The discussion is titled: the new politics of education: radical vision is for further and higher education.

It takes place at 10.30-11.45am, in the Victoria Terrace of the Grand Hotel in Brighton.

There are further details on the Labour Party conference fringe website.


Better policymaking needs democracy

Over at WonkHE, Sol Gamsu and I have a piece on better policy-making through democratic renewal. This connects to our recently-edited collection for the Centre for Labour and Social Studies on A New Vision for Further and Higher Education. In the WonkHE piece, we argue:

It is time that the politics of education was created by the grassroots – it is time for staff and students to recognise their collective potential and push for democratic renewal. 

Authors from the report will be discussing the horizons of possibility for this vision at the Labour Party conference with Jo Grady (UCU General Secretary Elect) and a Labour Party MP on Tuesday 24 September in Brighton.


Social Epistemology: On Authoritarian Neoliberalism and Poetic Epistemology

I have an article accepted for publication in a special issue of Social Epistemology: a Journal of Knowledge, Culture and Policy that picks up on some work I have been doing previously on authoritarian neoliberalism (see presentations and notes from a BERA Special Interest Group symposium here and here). The article also attempts to maintain some momentum around academic labour, academic practice, knowledge formation and the critical terrain of decolonisation. In this, I explicitly connect to Audre Lorde’s work on life as a poetic existence.

The special issue as whole looks at the intersections of higher education and the University, neoliberalism as a contested terrain/heuristic, technologies and technocratic forms of management, and subjectivities. My abstract and references are appended below. The other contributors and pieces are as follows.

Robert Antonio: ‘Ethnoracial Populism: An alternative to Neoliberal Globalization?’

John Holmwood and Chaime Marcuello-Serovs: ‘Challenges to Public Universities: Digitalisation, Commodification and Precarity’

Elio di Muccio: ‘Core HR in British Higher Education: For a Technological Single Source and Version of the Truth?’

Justin Cruikshank: ‘Economic Freedom and the Harm of Adaptation: On Gadamer, Authoritarian Technocracy and the Re-Engineering of English Higher Education’

Liz Morrish: ‘The Accident of Accessibility: How the Data of the TEF creates Neoliberal Subjects’

Ross Abbinnett: ‘The Anthropocene as a Figure of Neoliberal Hegemony’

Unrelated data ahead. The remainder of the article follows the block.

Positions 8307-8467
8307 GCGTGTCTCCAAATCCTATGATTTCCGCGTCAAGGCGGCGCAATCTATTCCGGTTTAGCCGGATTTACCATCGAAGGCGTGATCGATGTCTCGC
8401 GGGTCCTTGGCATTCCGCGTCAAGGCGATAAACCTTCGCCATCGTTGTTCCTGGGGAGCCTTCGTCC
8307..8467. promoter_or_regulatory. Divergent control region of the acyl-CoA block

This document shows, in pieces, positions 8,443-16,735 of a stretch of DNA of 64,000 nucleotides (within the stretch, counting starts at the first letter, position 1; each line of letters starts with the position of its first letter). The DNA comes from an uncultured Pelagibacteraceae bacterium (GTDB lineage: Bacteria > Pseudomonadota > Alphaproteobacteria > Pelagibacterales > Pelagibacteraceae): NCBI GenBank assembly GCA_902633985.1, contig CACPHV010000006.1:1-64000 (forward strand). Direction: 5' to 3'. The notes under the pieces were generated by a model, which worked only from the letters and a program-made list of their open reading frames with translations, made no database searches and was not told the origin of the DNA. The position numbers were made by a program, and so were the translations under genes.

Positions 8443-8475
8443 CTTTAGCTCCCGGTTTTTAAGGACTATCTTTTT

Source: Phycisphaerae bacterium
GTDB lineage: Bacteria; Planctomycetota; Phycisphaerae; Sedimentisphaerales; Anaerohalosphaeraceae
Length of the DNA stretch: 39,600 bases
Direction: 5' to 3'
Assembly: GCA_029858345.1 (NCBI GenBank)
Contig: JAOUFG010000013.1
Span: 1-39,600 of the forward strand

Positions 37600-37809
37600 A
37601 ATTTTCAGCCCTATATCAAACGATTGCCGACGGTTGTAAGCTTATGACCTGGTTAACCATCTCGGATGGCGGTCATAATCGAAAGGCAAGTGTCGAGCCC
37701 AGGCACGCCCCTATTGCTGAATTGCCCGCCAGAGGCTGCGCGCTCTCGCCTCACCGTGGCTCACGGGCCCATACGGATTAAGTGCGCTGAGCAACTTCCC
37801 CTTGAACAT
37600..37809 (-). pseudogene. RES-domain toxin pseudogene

Jana Bacevic: ‘Knowing Neoliberalism’

ABSTRACT

As one response to the secular crisis of capitalism, higher education is being proletarianised. Its academics and students are shorn of autonomy beyond the sale of their labour-power. One heuristic for analysing this response is authoritarian neoliberalism, imposed as a means of enacting disciplinary practices in the name of the market with an anti-democratic rationale. This has a distinctly technocratic focus, rooted in techniques of performativity, including audits and assessments of teaching, research and scholarship, grounded in productivity, the management of time and value-creation. However, there are a range of intersectional and geogra- phical responses to such an imposition, through which it is possible to describe alternatives to these architectures of subsumption. In particular, a second heuristic emerges which  challenges the restructuring of  the University in the global North, erupting from struggles for decolonisa- tion. Here, Audre Lorde’s invocation to an integrated, poetic existence that situates bodies in places, and respects feelings and emotions as the site of epistemological development and understanding, underpins the possibility for dismantling hegemonic knowledge production. The article examines whether humanist  narratives of solidarity, in particular from marginalised voices, might help academics and students to analyse their alienated labour and to imagine that another world is possible.

KEYWORDS

Academic labour; authoritarian neoliberalism; decolonisation; poetic epistemology

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A New Vision for Further and Higher Education

With Sol Gamsu, I have co-edited A New Vision for Further and Higher Education, published by the Centre for Labour and Social Studies. Launched at the recent UCU conference, the report is available from the CLASS website.

The abstract is as follows.

Our systems of further and higher education are no longer fit for purpose. After decades of marketisation and years of austerity cuts, recent high-profile strikes in the education sector signified a service at breaking point. But what to do? How do we pursue education, not as a commodity, but as ‘the practice of freedom’?